In front of us, a spectral figure dressed in a large black jacket seems to advance placidly in a muffled silence. Indiscernible, his identity is buried in the fogged veil of the atmosphere, so it seems difficult to know if it is really a person or a ghostly appearance. Its presence, out of time, out of any spatial reference, absorbs the eye, catches the attention, to better plunge us in a spleen without manifest cause. Why feel such a stir in front of this image, that of an anonymous mundane as there are seven billion on Earth?
With brushes, squeegees and oil painting, Wendelin Wohlgemuth paints nostalgic images with a photographic aspect. Because yes, this work - and all the others - is not a draw tarnished by too intense lighting but an oil on panel. If the origin of the scene comes from an existing video or snapshot, the artist takes it out of context, gets rid of the anecdotal, to generate a new meaning. A sense inherent in the only aesthetic work painstakingly done by the painter, who in his Berlin studio voluntarily disturbs the legibility of the original image by sweeping it by wide scraping, in horizontal or vertical stripes, when the material is still wet. By appropriating the image in this way, Wendelin Wohlgemuth throws as much blur on the identity of immortalized portraits,
Failures and defects of the camera are thus at the heart of the aesthetic effect sought by the artist, and refer more to the status of a working tool than an objective way of seeing the world. Indeed, Wendelin Wohlgemuth begins each painting by imitating the very operation of the camera - that of mechanically reproducing an image - and then emphasizes the purely technical dimension, and its consequence which is the disappearance of the aura, a concept theorized by the German Walter Benjamin. It is at the fateful moment when it stretches the oil that Wendelin Wohlgemuth revives this aura, infuses this subjectivity, both fundamental in relation to art, in relation to the world. In other words, the only way to reach objectivity is possible only through the subjective and unique intervention of the artist. This claim can be read discretely by the manifestation of the pictorial material sometimes affixed to the finger on certain panels such as the end point, the ultimate signature of the painter. Only the attentive and attentive observer will perceive this brand so revealing of a reflection around the paradox of perception.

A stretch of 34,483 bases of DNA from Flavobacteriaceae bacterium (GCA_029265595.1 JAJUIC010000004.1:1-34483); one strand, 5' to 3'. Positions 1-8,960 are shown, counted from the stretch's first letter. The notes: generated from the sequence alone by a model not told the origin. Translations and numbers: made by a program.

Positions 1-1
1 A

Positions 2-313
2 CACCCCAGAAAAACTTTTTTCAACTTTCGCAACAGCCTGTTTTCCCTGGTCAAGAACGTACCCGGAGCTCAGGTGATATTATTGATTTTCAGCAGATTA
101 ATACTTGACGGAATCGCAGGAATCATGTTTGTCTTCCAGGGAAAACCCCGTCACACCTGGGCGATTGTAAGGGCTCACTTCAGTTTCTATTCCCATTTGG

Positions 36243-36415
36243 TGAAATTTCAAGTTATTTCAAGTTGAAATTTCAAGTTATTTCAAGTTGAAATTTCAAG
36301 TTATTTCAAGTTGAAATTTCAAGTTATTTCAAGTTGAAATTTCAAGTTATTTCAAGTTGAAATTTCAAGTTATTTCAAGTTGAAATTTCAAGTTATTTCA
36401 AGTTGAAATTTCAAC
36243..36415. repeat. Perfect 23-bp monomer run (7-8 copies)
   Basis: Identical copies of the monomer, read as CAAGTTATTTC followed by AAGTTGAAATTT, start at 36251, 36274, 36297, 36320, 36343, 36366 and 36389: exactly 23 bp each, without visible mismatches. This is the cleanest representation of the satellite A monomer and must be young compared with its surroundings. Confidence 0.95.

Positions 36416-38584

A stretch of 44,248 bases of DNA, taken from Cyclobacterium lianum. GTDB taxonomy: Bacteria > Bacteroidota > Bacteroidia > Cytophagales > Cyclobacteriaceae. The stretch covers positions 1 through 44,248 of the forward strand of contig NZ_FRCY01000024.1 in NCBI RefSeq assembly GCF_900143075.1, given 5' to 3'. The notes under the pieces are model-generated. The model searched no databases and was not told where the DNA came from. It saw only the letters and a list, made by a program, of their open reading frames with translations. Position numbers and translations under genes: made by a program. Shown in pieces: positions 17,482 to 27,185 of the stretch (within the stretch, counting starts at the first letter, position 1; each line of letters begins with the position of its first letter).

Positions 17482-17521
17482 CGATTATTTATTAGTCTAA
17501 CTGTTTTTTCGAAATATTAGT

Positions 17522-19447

By playing with notions of reproduction and appropriation, figuration and abstraction, construction and reconstruction, Wendelin Wohlgemuth questions our own perceptive relationship to the world with the physical and mental sensation that we are no longer able to point. Therefore, if this spectral figure dressed in a large black jacket is so disturbing, it is because it escapes the flow of sanitized images of our society in search of absolute, to touch our collective and intimate memory that makes us imperfect beings.